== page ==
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Graffiti poem a winner for Massey writer

Gail Ingram reading at a National Flash Fiction Day this year

A poem inspired by graffiti as a response to the reconstruction of post-quake Christchurch has won first place in the New Zealand Poetry Society International Poetry competition for Massey University Master of Creative Writing student Gail Ingram.

The Christchurch-based poet gained Commended awards in the competition in 2014 and 2015, with another Massey creative writing student Janet Newman winning last year’s prize.

Ingram’s winning poem, The Canvas, was selected from approximately 600 poems from around the world. It was written for a collection of poems, titled The Graffiti Artist, as part of her thesis by distance at Massey.

Judge Diane Bridge praised the poem for its “gritty, concrete strength” – also a literal reference. The poem features concrete as well as “Prefabricated tilt-slab with steel reinforcing shipped from a Guangzhou factory” – the backdrop for an artist in the poem who paints her response to a manufactured cityscape. The character was inspired by an exhibition Ingram attended in Christchurch of international graffiti artists, only one of whom was a woman.

The poem – and the series it is part of – centres around a fictional middle-aged graffiti artist and her sons who are coping with mental health and drug issues. Her imagined character’s motivations, actions and words are Ingram’s protest against the more crass, commercial aspects of the Christchurch re-build.

“As you drive around the city, all you see are billboards and signs, all with commercial interests,” says Ingram, who explores the juxtaposition between the illegality of graffiti and street art alongside legal constructions.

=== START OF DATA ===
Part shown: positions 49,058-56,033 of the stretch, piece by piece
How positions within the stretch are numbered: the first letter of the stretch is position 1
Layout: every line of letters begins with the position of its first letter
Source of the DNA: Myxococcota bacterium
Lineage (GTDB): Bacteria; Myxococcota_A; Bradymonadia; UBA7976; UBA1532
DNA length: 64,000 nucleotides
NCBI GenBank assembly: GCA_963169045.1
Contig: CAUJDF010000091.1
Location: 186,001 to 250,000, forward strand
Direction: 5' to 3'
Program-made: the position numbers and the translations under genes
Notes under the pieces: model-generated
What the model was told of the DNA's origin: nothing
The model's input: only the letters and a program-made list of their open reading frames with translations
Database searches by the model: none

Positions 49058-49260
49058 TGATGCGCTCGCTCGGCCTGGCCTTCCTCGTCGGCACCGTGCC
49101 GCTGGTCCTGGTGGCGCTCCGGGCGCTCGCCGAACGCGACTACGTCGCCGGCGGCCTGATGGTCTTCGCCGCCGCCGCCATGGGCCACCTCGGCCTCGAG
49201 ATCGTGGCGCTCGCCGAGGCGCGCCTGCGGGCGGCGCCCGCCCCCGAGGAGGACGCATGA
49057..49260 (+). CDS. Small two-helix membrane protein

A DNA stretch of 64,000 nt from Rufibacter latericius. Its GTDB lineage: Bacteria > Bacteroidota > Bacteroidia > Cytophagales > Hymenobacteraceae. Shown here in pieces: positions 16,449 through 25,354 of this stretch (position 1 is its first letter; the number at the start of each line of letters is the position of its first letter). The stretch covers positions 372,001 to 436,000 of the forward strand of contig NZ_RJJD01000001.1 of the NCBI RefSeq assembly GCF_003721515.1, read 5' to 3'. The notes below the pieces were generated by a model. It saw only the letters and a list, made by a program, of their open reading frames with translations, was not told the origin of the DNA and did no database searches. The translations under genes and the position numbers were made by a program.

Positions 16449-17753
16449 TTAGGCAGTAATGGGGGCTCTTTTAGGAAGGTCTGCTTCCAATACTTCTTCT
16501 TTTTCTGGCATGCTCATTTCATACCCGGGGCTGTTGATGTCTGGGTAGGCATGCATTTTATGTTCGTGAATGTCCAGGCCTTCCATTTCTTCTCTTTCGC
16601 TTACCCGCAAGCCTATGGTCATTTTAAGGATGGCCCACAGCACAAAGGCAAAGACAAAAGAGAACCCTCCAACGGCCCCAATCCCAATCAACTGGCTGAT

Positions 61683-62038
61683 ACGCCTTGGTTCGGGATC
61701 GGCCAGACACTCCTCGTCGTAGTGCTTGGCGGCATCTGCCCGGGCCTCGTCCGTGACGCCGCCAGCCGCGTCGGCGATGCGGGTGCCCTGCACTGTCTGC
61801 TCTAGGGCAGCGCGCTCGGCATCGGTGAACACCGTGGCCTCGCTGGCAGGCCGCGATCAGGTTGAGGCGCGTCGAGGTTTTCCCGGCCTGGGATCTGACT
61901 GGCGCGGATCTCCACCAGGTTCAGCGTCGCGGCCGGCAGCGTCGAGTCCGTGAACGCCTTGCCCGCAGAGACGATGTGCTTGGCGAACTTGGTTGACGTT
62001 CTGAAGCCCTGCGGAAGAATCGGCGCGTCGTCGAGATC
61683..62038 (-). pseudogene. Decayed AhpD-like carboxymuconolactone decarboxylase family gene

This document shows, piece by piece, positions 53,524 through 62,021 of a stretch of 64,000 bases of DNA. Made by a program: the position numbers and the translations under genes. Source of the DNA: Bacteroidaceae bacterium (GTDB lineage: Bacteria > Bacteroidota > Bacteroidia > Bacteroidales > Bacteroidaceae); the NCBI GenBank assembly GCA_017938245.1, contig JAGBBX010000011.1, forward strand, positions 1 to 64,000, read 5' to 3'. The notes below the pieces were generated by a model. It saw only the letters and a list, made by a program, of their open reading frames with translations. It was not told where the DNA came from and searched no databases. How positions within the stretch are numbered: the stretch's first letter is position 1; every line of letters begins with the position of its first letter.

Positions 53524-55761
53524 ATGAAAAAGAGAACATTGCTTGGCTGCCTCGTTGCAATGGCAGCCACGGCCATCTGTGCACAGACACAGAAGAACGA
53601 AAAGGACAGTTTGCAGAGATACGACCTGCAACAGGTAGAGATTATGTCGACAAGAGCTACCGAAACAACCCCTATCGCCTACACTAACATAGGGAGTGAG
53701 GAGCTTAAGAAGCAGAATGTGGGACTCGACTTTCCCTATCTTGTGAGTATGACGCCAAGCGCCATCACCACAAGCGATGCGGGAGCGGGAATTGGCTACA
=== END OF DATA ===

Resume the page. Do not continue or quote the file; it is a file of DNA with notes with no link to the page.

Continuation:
Like the graffiti artist in her poems she is also a mother of two teenagers, and as such finds the dominant display of some of the overt commercial content, such as sexually explicit movie billboards, a concern.

She is interested in the use of fractured narrative in poetry, and also writes flash fiction (micro fiction or fiction of extreme brevity). A former schoolteacher with a Bachelor of Arts degree majoring in English and Psychology from the University of Canterbury, she wrote novels for young adults and short stories, before discovering she found more satisfaction writing poetry after attending the Hagley Writers Institute in Christchurch from 2008-2009.

She likes poetry because of “the intensity of the language. I also love the sound of words and the effect they can have on you.”

Her work has been published in a range of publications, including takahe, Poetry NZ, Cordite Poetry Review, Blackmail Press and Flash Frontier. She won $500 for her winning poem, The Canvas, which will feature in the society’s anthology published in November, and she hopes to find a publisher for her collection at the end of the year.

Undertaking her Master in Creative Writing has, she says, helped her develop as a writer through the critical feedback and mentoring from her supervisor Associate Professor Bryan Walpert, as well as the opportunity to discover new writers for the research component of her thesis.

Dr Walpert, an award-winning poet from the School of English and Media Studies, also supervised the master’s thesis of last year’s winner, Janet Newman.

Read three of Gail Ingram’s recent poems on the latest online takahe.

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